Headed by CEO Bob Pittman, top America Online executives were in Atlanta this week to spin Ted Turner back in favor of their planned merger with Time Warner.
Pittman tried to reassure Atlantans that there will be no layoffs after the merger; that Turner will still run the Braves, and that he’ll still have influence over the combined companies.
Save this column for a year, because I’m about to make a prediction. Pittman was lying.
We all know that politicians lie, and we all know why. They need to tell us what we want to hear so they can get past the next election or the current crisis. They really can’t be all things to all people, and they just have to fool slightly over half the people once in a while. Straight talk, on the other hand, is bound to antagonize those you disagree with, which is why it doesn’t win.
Corporate executives have to act like politicians to get through a proxy fight, or to win allies for a corporate makeover. Only after the deal is done do the knives come out. Entrepreneurs, on the other hand, have a firm grasp of power (it’s called equity) and can say what they want.
Entrepreneur Ted Turner sold his company years ago to Time Warner. Ever since then, it’s been poorly run out of New York. CNN.com is routinely hammered by MSNBC in the net ratings, while CNNfn flails far behind CNBC, and CNNsi is a gnat next to ESPN.
Under Rick Kaplan, formerly of ABC, the main network is all celebrity at the expense of real news, and (living in Atlanta I know this) morale is in the toilet. Everything is squeezed for profit, not growth, by suits in New York obsessed with their own little power games. The Braves are still good, but that’s a bone they throw so we won’t notice the real game.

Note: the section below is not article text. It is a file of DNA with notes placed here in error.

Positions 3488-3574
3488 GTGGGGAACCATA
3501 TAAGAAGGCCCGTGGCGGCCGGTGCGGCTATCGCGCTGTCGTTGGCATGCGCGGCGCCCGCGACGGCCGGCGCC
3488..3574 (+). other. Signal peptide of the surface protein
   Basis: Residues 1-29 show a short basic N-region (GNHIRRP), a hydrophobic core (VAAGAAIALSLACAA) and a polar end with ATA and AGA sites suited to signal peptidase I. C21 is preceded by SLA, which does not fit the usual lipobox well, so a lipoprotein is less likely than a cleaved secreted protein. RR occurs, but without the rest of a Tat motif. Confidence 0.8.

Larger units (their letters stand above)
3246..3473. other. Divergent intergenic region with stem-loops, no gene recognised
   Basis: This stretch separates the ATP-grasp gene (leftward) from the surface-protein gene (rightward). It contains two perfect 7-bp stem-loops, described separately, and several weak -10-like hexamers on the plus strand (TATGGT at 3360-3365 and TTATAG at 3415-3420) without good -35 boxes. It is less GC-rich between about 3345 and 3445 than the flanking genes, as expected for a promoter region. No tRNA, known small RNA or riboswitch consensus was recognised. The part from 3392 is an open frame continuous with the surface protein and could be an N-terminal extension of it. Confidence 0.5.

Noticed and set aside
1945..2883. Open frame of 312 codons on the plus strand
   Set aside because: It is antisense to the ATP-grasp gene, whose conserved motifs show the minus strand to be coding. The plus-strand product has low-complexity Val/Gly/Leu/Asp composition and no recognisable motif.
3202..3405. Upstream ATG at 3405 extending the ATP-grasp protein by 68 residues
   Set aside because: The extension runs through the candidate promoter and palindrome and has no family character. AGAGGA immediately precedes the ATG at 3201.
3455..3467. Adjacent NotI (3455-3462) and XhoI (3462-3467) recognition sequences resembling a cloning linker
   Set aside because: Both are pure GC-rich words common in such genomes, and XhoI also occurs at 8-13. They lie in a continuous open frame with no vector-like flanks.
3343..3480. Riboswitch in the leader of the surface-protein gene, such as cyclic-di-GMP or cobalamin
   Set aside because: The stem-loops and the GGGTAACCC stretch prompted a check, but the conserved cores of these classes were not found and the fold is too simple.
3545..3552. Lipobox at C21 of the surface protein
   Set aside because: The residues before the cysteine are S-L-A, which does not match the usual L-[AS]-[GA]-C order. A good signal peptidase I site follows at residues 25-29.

Why should this change? The next few years will be a fight between Virginia and New York for control of this vast empire. And as long as the whole makes its numbers, no one else is going to care. In the fight to make the number, moreover, nothing can or will be sacred – not the Braves, and certainly not Atlanta. Moreover, Turner’s stake in the whole gets cut in half (he’s no longer the largest shareholder), so the need to throw him an occasional bone is eliminated.
Why should Bob Pittman listen to someone like CNN.com’s Scott Woelfel? AOL needs CNN’s content exclusive to keep its audience paying. The web executives on the Warner side have already gotten the message and jumped ship – the online business will unquestionably be run out of Virginia.
When this merger was announced, I called it stupid, and according to this chart investors seem to agree with me. AOL is down nearly 40 percent since the merger was announced, despite every attempt by management to talk it up. That 20 percent improvement in Time Warner’s stock value is the last bone Ted Turner and Atlanta will ever see, and they had better enjoy it.